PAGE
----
The debate was a resounding success. The AWCM reported how the “meeting was thrown open to general discussion, which was brilliant and witty”, concluding that this was a “pleasant and delightful way of exchanging ideas”.[35] This particular debate highlights the interconnectivity of women’s clubs and how these facilitated the growth of broad networks through which ideas could be exchanged. It likewise provides an insight into some of the perceived differences between American and British society in the 1920s. This is a key theme throughout the AWC debates.

“The American Type of Women’s Club is of Benefit to both its Members and to the Community”

The March 1929 issue of the AWCM cheerfully reported that “fame of our debates has gone forth”, as the club had been asked to “bring a party before the Women’s Institute” in Buckinghamshire.[36] According to the AWCM, these women had “never heard a debate”, but the AWC believed that they “would be very interested” in listening to one and that “it might inspire them to follow our example”.[37] Evidently, the AWC’s Debating Society was very successful as a forum for women to practice public speaking and gain confidence outside the traditional domestic sphere. Significantly, reports of their debates inspired contemporary women’s clubs to follow suit. Furthermore, the debate topics detailed in the AWCM highlight key discussions and changing attitudes during the interwar period in Britain and America.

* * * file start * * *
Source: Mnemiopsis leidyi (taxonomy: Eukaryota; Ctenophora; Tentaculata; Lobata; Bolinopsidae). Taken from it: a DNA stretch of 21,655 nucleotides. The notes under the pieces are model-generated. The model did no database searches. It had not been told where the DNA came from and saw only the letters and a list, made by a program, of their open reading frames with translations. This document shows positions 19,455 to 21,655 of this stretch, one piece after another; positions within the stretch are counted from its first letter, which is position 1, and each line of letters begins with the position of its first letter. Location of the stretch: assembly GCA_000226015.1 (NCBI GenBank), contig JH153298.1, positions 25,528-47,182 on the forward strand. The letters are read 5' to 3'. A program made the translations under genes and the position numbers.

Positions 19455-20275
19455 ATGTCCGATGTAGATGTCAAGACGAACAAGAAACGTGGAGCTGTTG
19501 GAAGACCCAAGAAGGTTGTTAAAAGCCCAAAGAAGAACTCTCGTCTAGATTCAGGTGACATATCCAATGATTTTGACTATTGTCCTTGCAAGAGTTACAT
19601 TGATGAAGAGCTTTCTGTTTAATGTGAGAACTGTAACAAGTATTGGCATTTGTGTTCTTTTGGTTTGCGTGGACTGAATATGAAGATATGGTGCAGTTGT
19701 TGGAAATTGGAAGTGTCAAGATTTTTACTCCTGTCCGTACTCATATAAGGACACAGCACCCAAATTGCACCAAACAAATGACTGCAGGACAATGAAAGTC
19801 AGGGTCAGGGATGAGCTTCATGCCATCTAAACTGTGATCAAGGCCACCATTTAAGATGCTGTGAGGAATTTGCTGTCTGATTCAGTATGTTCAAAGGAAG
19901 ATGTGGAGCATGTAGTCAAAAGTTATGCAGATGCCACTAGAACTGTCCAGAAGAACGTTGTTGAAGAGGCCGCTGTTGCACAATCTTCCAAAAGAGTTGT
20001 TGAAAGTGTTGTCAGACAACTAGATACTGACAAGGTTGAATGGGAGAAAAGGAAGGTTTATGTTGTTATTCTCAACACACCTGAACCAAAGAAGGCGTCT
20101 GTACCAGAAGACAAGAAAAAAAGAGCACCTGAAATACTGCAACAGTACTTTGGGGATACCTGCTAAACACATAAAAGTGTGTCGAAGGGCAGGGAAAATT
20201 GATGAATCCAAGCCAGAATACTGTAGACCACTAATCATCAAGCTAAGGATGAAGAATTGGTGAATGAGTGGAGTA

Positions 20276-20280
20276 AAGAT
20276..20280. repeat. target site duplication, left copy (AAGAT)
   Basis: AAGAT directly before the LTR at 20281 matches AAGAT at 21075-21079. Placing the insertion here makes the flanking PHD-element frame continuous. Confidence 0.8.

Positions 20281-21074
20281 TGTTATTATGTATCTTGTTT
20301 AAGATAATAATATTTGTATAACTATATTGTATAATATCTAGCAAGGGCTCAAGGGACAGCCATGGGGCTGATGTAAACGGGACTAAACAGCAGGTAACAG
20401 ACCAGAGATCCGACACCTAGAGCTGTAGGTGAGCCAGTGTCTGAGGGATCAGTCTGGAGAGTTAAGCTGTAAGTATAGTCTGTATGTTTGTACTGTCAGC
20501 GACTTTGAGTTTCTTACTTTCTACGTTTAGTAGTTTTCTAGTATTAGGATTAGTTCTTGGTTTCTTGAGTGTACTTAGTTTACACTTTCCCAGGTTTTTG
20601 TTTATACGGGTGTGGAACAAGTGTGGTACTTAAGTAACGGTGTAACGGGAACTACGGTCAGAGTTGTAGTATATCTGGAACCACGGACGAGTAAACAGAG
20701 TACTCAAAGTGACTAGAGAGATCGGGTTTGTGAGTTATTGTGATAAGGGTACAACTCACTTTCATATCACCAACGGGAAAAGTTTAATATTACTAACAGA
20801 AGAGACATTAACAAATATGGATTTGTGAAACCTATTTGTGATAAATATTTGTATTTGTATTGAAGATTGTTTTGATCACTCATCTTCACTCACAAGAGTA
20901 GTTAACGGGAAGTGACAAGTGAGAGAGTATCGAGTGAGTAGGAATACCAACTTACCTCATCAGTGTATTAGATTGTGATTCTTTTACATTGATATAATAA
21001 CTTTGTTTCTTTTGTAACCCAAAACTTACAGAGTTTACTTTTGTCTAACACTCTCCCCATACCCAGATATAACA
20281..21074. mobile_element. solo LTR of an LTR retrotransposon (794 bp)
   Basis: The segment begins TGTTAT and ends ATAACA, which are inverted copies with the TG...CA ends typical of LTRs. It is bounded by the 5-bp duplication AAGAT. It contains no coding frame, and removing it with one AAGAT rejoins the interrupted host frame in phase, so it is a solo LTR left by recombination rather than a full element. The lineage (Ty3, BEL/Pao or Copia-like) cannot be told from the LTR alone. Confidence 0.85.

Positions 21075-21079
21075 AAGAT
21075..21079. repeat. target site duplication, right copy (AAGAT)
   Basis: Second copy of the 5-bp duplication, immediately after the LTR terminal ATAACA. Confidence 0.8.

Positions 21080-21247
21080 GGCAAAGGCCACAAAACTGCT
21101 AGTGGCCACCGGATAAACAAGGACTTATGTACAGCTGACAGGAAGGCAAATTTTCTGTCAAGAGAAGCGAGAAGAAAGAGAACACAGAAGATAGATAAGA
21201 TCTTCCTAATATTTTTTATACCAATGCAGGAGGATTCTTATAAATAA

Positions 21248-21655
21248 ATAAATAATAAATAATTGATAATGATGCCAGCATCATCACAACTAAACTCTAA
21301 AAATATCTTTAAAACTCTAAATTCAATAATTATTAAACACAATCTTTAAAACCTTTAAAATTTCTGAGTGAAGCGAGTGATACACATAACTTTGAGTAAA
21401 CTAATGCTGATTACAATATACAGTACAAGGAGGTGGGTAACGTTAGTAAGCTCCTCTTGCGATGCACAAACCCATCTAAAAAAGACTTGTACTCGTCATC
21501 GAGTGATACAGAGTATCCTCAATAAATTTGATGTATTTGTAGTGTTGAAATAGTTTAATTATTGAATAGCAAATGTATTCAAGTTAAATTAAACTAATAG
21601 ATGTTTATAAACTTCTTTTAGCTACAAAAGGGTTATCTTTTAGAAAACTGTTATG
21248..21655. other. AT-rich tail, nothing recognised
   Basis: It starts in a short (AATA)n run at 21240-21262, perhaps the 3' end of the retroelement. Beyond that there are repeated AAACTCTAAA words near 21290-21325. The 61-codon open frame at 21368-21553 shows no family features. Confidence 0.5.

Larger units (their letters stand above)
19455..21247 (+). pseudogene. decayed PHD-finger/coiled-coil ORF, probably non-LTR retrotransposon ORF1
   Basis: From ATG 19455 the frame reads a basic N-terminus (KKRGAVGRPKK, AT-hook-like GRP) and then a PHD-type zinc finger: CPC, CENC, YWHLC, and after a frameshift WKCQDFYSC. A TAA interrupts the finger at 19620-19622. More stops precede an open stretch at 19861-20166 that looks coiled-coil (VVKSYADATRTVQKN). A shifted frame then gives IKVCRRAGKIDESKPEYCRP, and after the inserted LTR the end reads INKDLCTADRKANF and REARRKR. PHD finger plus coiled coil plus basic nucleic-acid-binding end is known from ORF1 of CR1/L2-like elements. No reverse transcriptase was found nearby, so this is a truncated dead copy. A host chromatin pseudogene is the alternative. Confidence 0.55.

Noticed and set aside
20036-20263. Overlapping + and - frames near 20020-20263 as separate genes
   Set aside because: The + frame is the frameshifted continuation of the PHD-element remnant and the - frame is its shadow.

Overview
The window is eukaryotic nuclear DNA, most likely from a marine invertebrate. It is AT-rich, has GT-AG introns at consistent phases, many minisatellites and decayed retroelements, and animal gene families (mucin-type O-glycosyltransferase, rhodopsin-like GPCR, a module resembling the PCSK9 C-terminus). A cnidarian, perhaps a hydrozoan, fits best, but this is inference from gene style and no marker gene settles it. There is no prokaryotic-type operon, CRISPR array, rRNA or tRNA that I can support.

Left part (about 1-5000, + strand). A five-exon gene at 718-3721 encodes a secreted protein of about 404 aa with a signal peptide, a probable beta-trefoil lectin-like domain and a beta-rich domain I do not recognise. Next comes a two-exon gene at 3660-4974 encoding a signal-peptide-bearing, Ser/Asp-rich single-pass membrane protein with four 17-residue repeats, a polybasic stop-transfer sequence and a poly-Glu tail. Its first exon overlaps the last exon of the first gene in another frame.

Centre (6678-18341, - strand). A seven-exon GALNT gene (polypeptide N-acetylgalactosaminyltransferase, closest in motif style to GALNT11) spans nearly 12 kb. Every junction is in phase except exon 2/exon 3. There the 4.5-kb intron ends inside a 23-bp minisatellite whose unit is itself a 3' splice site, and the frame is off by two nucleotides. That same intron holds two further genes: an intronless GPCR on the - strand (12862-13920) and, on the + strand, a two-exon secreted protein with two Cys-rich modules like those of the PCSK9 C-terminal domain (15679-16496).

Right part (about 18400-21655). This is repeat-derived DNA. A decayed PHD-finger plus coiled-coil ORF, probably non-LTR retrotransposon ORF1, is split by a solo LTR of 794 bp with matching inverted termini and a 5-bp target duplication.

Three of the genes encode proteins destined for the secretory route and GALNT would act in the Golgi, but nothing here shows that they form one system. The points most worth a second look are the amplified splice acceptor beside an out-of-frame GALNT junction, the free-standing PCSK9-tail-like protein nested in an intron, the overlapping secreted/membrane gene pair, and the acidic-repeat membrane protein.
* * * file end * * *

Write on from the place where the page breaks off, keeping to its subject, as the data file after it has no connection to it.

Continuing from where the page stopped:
If you wish to learn more about the AWC’s Debating Society, and the AWC more generally, you can explore the back catalogue of the club’s magazine through our collection, American Women's Club Magazine, 1925–1936.

[1] British Online Archives, The American Women’s Club, 1925–1936, “The History of the First Five Years of the American Women’s Club, London", available at, image 7.

[2] Amy Rudersdorf, "The New Woman," available at